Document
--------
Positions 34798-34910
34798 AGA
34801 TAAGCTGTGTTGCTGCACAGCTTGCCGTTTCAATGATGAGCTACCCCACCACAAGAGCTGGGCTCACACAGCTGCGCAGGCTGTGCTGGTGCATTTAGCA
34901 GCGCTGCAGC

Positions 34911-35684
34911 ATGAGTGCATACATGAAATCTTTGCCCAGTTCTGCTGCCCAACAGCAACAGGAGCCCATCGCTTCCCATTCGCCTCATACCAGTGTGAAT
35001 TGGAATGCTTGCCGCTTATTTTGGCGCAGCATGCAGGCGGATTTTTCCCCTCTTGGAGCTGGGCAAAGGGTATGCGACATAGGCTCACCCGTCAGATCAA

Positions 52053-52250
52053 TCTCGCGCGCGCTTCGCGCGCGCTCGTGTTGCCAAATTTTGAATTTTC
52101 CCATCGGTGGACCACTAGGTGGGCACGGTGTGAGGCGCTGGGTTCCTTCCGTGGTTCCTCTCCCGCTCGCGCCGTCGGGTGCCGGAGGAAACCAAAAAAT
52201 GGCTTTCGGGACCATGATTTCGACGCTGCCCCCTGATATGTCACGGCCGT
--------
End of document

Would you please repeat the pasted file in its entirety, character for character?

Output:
Positions 34798-34910
34798 AGA
34801 TAAGCTGTGTTGCTGCACAGCTTGCCGTTTCAATGATGAGCTACCCCACCACAAGAGCTGGGCTCACACAGCTGCGCAGGCTGTGCTGGTGCATTTAGCA
34901 GCGCTGCAGC

Positions 34911-35684
34911 ATGAGTGCATACATGAAATCTTTGCCCAGTTCTGCTGCCCAACAGCAACAGGAGCCCATCGCTTCCCATTCGCCTCATACCAGTGTGAAT
35001 TGGAATGCTTGCCGCTTATTTTGGCGCAGCATGCAGGCGGATTTTTCCCCTCTTGGAGCTGGGCAAAGGGTATGCGACATAGGCTCACCCGTCAGATCAA

Positions 52053-52250
52053 TCTCGCGCGCGCTTCGCGCGCGCTCGTGTTGCCAAATTTTGAATTTTC
52101 CCATCGGTGGACCACTAGGTGGGCACGGTGTGAGGCGCTGGGTTCCTTCCGTGGTTCCTCTCCCGCTCGCGCCGTCGGGTGCCGGAGGAAACCAAAAAAT
52201 GGCTTTCGGGACCATGATTTCGACGCTGCCCCCTGATATGTCACGGCCGT